There's no shortage of seriousness on a college campus when it's finals week.
College of Medicine-Phoenix
The traditional White Coat ceremony, which symbolically welcomes the class into the profession, is scheduled for Friday afternoon.
PHOENIX – With physician shortages expected to top 100,000 nationally by the end of the decade, the University of Arizona College of Medicine-Phoenix is doing its part to help meet the needs of Arizona citizens.
The fifth class of students began classes on the downtown Phoenix campus this week and is on its way to becoming part of the solution.
The traditional White Coat ceremony – which symbolically welcomes the class into the profession – is scheduled for Friday afternoon.
The expansion to Phoenix of the medical school in Tucson was developed as Arizona saw the growing physician shortage in the state's two largest cities, as well as in the rural areas.
Research in 2005 found the state in the bottom half of the nation in number of physicians per capita and well behind the national average. The American Association of Medical Colleges reported recently that the shortage will number more than 100,000 by 2020.
"As our citizens get older and live longer, we are facing a greater demand and Arizona consistency ranks near the bottom in physicians for our population," said Dr. Stuart D. Flynn, dean of the College of Medicine-Phoenix. "Our continued growth has become more critical with these startling figures and to address the evolving changes in health care delivery."
The medical school is poised to grow again in 2012 with the completion of the Health Sciences Education Building, which will allow the college to grow to 80 students per class and eventually grow to 120 students per class, pending approval of the accrediting body for medical schools.
Thirty-five of the 48 students in the 2011 incoming class are Arizona residents, the balance coming from six different states. The latest class of students was selected from a group of more than 600 applicants and completed the multiple interview process being used by a handful of medical schools.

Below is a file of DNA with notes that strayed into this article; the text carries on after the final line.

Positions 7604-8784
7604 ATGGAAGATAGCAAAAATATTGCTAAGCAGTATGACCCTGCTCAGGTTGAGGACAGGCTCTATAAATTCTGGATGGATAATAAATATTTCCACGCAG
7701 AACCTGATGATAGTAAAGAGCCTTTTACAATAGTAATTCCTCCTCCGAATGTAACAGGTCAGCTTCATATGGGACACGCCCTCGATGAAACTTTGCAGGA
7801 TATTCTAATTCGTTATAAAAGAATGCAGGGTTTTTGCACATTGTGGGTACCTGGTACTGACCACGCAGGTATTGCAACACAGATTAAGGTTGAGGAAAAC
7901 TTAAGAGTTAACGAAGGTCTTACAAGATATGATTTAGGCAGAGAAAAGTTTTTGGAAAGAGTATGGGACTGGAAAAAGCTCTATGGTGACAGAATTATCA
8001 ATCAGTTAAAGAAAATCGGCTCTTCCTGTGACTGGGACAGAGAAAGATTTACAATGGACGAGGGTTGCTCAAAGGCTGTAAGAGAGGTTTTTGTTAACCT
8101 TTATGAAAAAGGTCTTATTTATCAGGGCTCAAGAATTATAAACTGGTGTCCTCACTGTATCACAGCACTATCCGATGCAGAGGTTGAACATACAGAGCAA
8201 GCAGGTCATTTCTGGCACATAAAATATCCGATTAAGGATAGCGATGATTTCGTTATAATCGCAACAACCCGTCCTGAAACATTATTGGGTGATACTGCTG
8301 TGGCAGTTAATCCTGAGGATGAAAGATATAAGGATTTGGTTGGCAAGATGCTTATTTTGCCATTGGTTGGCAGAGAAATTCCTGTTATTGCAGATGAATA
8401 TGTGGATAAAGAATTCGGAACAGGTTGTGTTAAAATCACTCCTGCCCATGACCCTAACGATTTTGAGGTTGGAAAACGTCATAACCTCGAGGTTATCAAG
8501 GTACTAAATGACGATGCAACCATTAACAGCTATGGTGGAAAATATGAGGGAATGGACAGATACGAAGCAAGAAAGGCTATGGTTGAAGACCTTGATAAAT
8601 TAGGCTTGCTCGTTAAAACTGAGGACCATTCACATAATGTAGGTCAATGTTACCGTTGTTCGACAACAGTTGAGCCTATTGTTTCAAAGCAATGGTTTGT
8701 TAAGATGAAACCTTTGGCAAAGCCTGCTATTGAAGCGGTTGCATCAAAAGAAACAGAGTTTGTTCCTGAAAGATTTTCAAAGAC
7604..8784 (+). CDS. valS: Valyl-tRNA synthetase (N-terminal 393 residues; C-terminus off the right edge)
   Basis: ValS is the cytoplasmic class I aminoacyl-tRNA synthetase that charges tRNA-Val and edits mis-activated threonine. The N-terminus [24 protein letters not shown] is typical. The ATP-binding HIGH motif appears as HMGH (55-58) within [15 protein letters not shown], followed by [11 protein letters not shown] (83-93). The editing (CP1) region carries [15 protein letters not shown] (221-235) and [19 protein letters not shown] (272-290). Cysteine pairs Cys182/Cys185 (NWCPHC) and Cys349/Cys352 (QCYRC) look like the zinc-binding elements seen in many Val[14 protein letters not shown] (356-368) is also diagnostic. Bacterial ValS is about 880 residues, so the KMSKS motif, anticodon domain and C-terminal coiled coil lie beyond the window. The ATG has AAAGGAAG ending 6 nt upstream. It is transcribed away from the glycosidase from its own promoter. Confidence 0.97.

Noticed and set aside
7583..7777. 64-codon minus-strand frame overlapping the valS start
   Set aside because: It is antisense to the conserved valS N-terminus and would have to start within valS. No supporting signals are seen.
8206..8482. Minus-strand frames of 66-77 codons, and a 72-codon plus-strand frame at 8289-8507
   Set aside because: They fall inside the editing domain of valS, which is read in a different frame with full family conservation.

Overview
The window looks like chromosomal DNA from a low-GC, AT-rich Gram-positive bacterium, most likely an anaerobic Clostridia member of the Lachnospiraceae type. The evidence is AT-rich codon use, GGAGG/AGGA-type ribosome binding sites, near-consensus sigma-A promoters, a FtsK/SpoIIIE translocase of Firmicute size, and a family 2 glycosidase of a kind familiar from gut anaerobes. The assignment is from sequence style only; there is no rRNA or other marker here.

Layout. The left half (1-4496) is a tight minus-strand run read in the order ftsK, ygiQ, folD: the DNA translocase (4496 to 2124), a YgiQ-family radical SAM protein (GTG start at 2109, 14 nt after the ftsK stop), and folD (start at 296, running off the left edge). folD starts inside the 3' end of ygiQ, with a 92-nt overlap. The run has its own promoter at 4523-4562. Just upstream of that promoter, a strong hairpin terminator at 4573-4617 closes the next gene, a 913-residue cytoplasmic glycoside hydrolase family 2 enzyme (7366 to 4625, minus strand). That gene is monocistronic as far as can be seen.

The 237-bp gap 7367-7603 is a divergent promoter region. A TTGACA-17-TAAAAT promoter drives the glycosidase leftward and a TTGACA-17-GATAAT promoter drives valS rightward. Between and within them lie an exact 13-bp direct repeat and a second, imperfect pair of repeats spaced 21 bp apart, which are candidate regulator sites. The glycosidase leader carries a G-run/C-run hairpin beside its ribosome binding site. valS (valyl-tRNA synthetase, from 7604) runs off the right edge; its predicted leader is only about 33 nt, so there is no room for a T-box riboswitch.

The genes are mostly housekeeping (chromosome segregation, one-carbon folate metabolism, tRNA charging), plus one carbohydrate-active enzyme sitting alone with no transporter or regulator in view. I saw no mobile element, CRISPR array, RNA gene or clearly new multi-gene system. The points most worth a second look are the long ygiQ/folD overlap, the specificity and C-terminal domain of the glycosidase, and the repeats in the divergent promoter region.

The multiple mini-interview process puts applicants through 10 stations of questions and scenarios during a two-hour time period rather than the traditional one-on-one, one-hour interview. Students are also evaluated by the holistic admissions approach, assessing a wide array of qualities of the applicant.
Students at the College of Medicine-Phoenix will take classes based on a curriculum that addresses utilizing a diverse array of components in a patient-centric curriculum, including an emphasis on biomedical informatics, personalized medicine and the value of inquiry, discovery, and life-long learning highlighted by the four-year scholarly project that each student undertakes.
In 2004, the Arizona Board of Regents approved a historic agreement to expand the UA medical school to Phoenix to help address the physician shortage in Arizona where an aging and expanding population underscores the need for physicians.
The City of Phoenix provided land to establish the Phoenix Biomedical Campus, which includes the school, the Arizona Biomedical Collaborative building and the Translational Genomics Research Institute.
College of Medicine-Phoenix